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Artist of the Month - September 2002

Keith Herrmann: Craft as Art
by Sydney Francis

Keith Herrmann gave me a great deal of his time; he wanted to thoroughly convince me that he was not a legitimate choice for this column. He spent at least an hour telling me why he was not an artist and giving me theory and examples to back his hypothesis. He also showed me the inventions of his craft and cunning (not to be confused with art, thank you very much). However, I must beg his pardon and reveal that Herrmann is a gifted and talented artist. He is a thinker and a synthesizer, who combines his passion for life and his rigorous thought process with skill and craft to create metalwork and a large variety of art of mixed media. It is time, Mr. Herrmann, to step into the limelight and expose yourself to the naked humility of your gifts.
The first thing that struck me was his home and business the Adobe Abode, a result of creativity, genius, and love. The Adobe Abode is an intricate system of art working in concert as a Bed and Breakfast, which Herrmann and his wife, Lori Bevan, built together. Herrmann designed the Adobe Abode, as he saw it clearly in his mind’s eye. On every surface and in every corner there is a creative expression of Hermann’s active mind and whimsical nature. Down to every last detail-the carved post and beam construction on the patio, the individualized tiles that cover the entire house, the hand placed rocks in the walls-are expressions of Herrmann’s art.

Literally the house is filled with Herrmann’s artwork: the furniture, the fixtures, the wall hangings, the metal work. And not just ordinary stuff, but entertaining and provocative objects filled with Herrmann’s insight and whimsy. For example, take the barbed wire bed, which stands in a room that is a tribute to barbed wire. He informed me that no barbed wire company has ever gone bankrupt. There are 10,000 varieties of barbed wire and that it has had a greater influence on the economics of the U.S. than the automobile or the train. But the entire room is filled with art, which celebrates this historically significant object-the barbed wire.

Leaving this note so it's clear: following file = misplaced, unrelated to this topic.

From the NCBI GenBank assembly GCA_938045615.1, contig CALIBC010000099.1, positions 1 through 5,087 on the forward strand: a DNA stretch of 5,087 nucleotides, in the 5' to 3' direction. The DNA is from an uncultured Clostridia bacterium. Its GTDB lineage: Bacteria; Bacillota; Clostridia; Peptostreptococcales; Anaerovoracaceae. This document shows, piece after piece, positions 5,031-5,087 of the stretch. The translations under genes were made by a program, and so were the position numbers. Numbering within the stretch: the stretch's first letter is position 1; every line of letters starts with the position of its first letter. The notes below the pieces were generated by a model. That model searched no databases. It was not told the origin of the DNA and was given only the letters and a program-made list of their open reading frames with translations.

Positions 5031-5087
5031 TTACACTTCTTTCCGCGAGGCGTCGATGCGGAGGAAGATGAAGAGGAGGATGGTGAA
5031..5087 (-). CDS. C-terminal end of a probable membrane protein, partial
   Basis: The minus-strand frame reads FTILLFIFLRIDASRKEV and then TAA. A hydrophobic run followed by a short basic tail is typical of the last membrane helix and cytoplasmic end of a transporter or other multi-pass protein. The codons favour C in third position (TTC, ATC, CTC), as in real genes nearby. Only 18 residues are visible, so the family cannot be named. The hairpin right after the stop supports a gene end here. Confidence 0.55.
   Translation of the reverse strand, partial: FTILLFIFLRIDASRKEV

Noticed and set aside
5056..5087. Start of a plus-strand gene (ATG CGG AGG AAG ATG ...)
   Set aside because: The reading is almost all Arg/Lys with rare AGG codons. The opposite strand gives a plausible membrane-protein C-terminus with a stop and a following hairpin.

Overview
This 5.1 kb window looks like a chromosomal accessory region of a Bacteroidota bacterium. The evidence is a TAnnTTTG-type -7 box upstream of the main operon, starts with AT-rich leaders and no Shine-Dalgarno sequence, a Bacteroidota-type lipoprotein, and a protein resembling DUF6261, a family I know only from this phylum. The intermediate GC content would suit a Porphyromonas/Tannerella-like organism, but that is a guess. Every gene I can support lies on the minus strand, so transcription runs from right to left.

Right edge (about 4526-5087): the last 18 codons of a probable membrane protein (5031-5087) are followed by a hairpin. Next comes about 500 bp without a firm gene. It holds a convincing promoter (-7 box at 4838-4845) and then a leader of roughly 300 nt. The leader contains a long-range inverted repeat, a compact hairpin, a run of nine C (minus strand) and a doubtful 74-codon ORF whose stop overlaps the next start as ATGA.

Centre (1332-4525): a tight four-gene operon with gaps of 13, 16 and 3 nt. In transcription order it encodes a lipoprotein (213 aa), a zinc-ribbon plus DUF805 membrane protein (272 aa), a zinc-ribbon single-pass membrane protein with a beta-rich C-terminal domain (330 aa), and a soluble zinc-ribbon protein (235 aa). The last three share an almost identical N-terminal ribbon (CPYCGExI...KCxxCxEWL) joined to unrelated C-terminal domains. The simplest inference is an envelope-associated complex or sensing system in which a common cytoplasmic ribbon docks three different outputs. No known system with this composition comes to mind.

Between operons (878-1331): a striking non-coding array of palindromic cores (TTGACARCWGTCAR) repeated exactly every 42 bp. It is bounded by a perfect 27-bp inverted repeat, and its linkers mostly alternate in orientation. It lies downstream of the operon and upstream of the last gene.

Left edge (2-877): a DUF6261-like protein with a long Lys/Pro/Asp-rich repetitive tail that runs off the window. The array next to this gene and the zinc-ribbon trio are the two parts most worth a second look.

Herrmann told me that the above are examples of invention and cleverness, but not examples of art. I am going to beg to differ on this point, I believe the marriage of invention and cleverness in the medium of the creative is indeed the heart and soul of art. Art was never meant to be devoid of meaning, science, purpose, and Herrmann’s work epitomizes the happy union of creativity and function, knowledge and expression.
In contrast to the abundance of art, which is in the Adobe Abode, Hermann has an extensive range of metalwork shown all over town (and all over the U.S.). For example, Herrmann recently installed three distinct pieces at Star Hall that adorn the windows facing the courtyard. I was immediately reminded of Gothic architecture and stained glass windows of which lead me to sensations about spirituality and connection with the Divine. The window pieces are abstract expressions of starbursts. The circle in many cultures refers to the cosmological order of a system or the unity between all things. Similarly, images of the sun, moon, and the stars, in the history of Western art, signify the heavenly order. But I do not think my knowledge of art history is what arrested me about these window sculptures. There is something profound and powerful in the abstract simplicity of geometric shapes bursting forth with sharp spears, which fragment the window space on one hand, but give it unity and continuity on the other.

It is a peculiar and perhaps uncomfortable sensation in life to be recognized for your unique and special contribution to the world. In Herrmann’s case, his contribution is in his art, which he can call by the names of creativity, cleverness, and invention. But it is in his art, where he shares himself and his extraordinary talent fully.

Herrmann will be having a show of his work this month at Frivolous Necessities. A reception will be held as part of the ArtWalk on September 14, from 6- 9 p.m. In addition, his work is represented at several locations in town, including Moabilia, Treasure Haven, Western Image, Buck’s Grill House (new patio metalwork fence), and at the Red Cliffs Lodge.

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